significant factor in the heavy debts that their trading partners have
incurred and also in causing the GFC (see Impacting the Global Economy).

Speculations about China’s predicament now that this strategy is
becoming unsustainable are outlined in Heading for a Crash or a
Meltdown? The latter suggests that China’s problem is not just financial
and economic, but that for various reasons the neo-Confucian system of
socio-political-economy that has been the core of its rapidly developing
economy since the late 1970s is an obstacle to developing solutions.
Japan, it can be noted, is also approaching a financial crisis – because
it is on the point of incurring current account deficits and thus having
to borrow externally with a non-capitalistic financial system. ...

Comment (Peter M.): Japan is still a major Capital Exporter. See the
following article "Business leaders in call to ride wave of Japan's
Southeast Asia expansion". Study the graph, which shows that Japanese
investment in Australia dwarfs that of China.

(2) China boom is over, but Japan is expanding into Southeast Asia


Business leaders in call to ride wave of Japan's Southeast Asia expansion

BY: RICK WALLACE From: The Australian October 08, 2012 12:00AM

Source: The Australian

THE key to Australia's growth after the China boom lies in joining
Japan's wave of expansion in fast-growing emerging markets, according to
key Japanese and Australian business leaders.

However, Australian companies and employees needed to abandon their
reluctance to embrace Asia if they hoped to boost their profits and
careers, executives from ANZ, Japanese food and beverage giant Kirin and
PricewaterhouseCooprs told The Australian.

The call for a fresh focus on Japan-related opportunities comes as
business leaders in both countries prepared to mark the 50th anniversary
of the industry body linking the two countries.

Julia Gillard and former Treasury secretary Ken Henry will address the
Australia Japan Business Co-operation Committee conference in Sydney
today, to be chaired by AJBCC chairman Rod Eddington and his Japanese
counterpart, Nippon Steel president Akio Mimura.

A report published by PwC, to be introduced at the conference by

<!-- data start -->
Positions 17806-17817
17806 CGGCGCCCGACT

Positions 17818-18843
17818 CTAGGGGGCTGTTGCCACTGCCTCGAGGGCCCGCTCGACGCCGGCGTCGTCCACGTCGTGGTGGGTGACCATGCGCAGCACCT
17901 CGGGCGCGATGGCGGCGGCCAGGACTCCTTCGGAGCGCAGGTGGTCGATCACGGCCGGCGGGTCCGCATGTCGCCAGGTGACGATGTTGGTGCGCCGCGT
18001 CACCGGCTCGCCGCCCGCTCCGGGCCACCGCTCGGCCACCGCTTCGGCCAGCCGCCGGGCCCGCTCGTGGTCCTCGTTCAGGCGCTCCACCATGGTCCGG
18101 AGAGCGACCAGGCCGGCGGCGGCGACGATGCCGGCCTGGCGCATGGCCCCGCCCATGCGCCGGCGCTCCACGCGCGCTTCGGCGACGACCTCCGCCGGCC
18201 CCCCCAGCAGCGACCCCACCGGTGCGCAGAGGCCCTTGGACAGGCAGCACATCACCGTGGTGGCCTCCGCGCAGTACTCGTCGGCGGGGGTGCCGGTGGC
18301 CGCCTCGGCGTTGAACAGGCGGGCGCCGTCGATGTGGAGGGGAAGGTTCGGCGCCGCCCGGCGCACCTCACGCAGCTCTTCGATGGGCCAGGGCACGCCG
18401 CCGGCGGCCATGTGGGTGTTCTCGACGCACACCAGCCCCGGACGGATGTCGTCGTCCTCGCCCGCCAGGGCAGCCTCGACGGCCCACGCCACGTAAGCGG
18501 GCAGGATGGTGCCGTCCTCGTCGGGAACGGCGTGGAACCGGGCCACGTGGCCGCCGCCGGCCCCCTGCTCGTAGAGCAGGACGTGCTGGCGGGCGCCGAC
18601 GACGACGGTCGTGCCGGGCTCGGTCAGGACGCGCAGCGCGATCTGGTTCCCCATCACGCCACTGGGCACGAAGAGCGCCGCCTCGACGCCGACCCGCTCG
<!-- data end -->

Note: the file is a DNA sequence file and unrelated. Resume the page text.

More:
Tokyo-based PwC partner Jason Hayes, shows the sheer scale of Japan's
expansion into Southeast Asia, right on Australia's doorstep, and
highlights the potential gains of tie-ups with Japanese firms.

The Revitalising Corporate Japan report shows that Japan's merger and
acquisitions activity rose by 42 per cent in Asia from 2010 to 2011 and
is now growing at an increasingly rapid pace.

Mr Hayes, who head PwC's Japan practice, said Japan was offering
Australia its best chance to be a serious player in Asia instead of
simply being a supplier of raw commodities.

"Australia needs to move quickly to take advantage and not remain
fixated on China as the only game in town because I think ignoring Japan
may be to our detriment," Mr Hayes said.

Leading Japanese firms such as Kirin, Uniqlo, convenience store operator
Lawson and other corporate giants are spearheading a new push into
China, Thailand, Vietnam, India, Indonesia and now Burma as growth
opportunities in Japan dry up.

ANZ Japan chief Peter Davis said tapping into this expansion would help
Australian companies boost their engagement in the region and would be
vitally important for Australia's growth.

This expansion would provide Australian companies and suppliers with
low-risk opportunities to join forces with Japanese industry and boost
their sales in the epicentre of global growth, Mr Davis said.

"Japanese investment into Asia has doubled for each of the last three
years," Mr Davis said.

"That's a huge influence on all of the Asian region.

"The penetration of Japan into Thailand, Vietnam and China is far, far
deeper than Australia's has been. They might have had some difficulties,
but they have had far more longevity in those markets and have a lot
more experience than Australian companies do," Mr Davis added.

"The whole focus in Australia is on investment from China, when indeed
the more significant investment over the last 10 years has been from
Japan, and the Japan rate of investment has been increasing rapidly in
the last three years."

Food and beverage giant Kirin, which owns Lion (formerly Lion Nathan and
National Foods) in Australia and now sees 30 per cent of its profits
come from Australasia, is the most successful example of this dual
Japanese-Australian approach.

Senior executives from the company said it was deploying Australian